Virtually all beetles lay eggs, with a very few exceptions of beetles that are ovoviviparous — in which the eggs live in the female until they hatch. Typically a female lay from several dozens to several thousand eggs during her life. The eggs are laid inside or nearby a valuable food source so that the larvae can immediately start eating and grow.
From the eggs, the larvae emerge. Larvae have a completely different look than adults. The appearance is more to compare with that of caterpillars. Mealworms and super worms, which are often used as feeder insects, are the larvae stadium of beetles as well. They are worm-shaped and move the same as caterpillars do. During the larvae stage, it eats voraciously to increase in growth. All larvae go through several stages and between every successive instar stage it moults. When at the final instar stage it will turn into a pupa.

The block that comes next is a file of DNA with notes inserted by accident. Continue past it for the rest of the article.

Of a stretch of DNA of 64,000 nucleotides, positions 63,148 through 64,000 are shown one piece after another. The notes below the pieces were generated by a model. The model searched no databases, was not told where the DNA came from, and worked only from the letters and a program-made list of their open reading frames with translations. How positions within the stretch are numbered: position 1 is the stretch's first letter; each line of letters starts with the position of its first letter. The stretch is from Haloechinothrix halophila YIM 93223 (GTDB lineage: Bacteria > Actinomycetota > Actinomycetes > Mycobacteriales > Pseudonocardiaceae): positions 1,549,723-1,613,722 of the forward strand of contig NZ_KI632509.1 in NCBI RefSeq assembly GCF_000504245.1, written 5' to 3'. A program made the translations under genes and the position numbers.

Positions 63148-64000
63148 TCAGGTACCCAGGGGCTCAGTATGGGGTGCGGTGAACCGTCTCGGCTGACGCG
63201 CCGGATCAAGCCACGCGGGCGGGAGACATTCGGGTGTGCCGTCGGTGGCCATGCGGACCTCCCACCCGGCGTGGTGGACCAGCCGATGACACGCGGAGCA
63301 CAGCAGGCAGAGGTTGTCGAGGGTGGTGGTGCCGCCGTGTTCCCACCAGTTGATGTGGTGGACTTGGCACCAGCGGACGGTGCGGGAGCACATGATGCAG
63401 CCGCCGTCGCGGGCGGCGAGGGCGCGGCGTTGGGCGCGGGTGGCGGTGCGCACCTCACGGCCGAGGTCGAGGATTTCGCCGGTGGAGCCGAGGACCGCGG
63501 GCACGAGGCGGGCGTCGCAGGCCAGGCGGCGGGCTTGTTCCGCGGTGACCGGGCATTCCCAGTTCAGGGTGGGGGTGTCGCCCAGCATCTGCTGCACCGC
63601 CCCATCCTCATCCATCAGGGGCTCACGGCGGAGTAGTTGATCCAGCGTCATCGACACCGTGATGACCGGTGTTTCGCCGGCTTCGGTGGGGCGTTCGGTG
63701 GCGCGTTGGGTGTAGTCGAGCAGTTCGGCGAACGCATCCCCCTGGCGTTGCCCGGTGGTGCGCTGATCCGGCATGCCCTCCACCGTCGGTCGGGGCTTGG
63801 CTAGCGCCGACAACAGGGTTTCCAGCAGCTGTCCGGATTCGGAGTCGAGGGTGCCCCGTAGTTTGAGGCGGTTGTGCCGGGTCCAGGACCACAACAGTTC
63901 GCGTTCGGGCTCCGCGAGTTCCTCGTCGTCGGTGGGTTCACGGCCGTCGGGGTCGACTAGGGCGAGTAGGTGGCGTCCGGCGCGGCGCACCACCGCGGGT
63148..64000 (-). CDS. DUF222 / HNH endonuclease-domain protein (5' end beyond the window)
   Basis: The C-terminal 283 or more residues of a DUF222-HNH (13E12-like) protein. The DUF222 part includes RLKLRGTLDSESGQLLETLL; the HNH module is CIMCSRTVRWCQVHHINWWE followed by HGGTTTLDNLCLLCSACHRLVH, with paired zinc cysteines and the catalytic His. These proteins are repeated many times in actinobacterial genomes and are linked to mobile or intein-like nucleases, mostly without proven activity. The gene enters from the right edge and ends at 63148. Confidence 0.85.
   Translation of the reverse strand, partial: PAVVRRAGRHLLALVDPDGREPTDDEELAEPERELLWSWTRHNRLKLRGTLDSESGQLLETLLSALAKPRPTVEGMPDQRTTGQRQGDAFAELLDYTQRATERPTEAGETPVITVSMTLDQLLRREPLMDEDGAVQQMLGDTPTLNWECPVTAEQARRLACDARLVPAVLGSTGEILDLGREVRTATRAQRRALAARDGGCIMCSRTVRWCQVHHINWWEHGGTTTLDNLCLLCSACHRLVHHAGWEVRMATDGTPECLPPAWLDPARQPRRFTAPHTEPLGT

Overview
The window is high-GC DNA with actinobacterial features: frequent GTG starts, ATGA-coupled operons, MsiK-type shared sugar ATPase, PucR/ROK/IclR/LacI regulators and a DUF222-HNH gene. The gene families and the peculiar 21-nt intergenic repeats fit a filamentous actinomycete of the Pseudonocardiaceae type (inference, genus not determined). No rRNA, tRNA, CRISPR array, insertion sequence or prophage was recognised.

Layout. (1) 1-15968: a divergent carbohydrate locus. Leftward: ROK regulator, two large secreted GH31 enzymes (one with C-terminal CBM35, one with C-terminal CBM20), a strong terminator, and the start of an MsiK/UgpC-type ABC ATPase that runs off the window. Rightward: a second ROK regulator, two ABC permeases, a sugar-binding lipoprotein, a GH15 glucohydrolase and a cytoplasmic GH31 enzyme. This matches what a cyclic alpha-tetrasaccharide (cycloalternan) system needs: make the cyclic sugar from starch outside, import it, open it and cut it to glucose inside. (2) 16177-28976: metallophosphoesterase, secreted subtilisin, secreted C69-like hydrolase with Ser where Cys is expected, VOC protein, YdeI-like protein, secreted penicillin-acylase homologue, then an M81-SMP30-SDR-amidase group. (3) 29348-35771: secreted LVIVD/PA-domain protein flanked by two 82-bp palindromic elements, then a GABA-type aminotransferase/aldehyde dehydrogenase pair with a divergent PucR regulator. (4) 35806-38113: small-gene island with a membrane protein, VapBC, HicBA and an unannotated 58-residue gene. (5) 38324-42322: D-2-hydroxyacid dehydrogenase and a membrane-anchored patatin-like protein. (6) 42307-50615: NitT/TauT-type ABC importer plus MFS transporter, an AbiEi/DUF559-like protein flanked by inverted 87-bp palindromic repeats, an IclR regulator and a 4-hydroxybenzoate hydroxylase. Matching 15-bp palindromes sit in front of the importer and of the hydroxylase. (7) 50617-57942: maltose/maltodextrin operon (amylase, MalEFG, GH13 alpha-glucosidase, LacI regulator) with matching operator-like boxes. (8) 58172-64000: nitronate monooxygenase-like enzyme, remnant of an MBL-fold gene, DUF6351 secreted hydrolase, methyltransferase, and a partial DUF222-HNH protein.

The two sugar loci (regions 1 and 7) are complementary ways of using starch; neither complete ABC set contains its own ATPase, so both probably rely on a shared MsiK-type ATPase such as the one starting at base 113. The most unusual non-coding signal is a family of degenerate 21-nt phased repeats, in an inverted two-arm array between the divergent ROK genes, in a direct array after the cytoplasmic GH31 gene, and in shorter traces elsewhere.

Beetle larvae pupate. During the pupae stage, the beetle doesn’t eat and doesn’t move (apart from some wiggling moves). Within this stage, it only transforms into the adult form. From the pupae emerge a fully formed sexual mature adult beetle.
Depending on the species, adults have a variable lifespan. Some adult beetles will live only for a few weeks, and some live for years. The total lifespan, however, can be dramatically longer. Some beetles are known to live for over 50 years. Although, much of this time the beetle will stay in the larvae or pupae stage, not as adult form. Adult beetles are also called imago.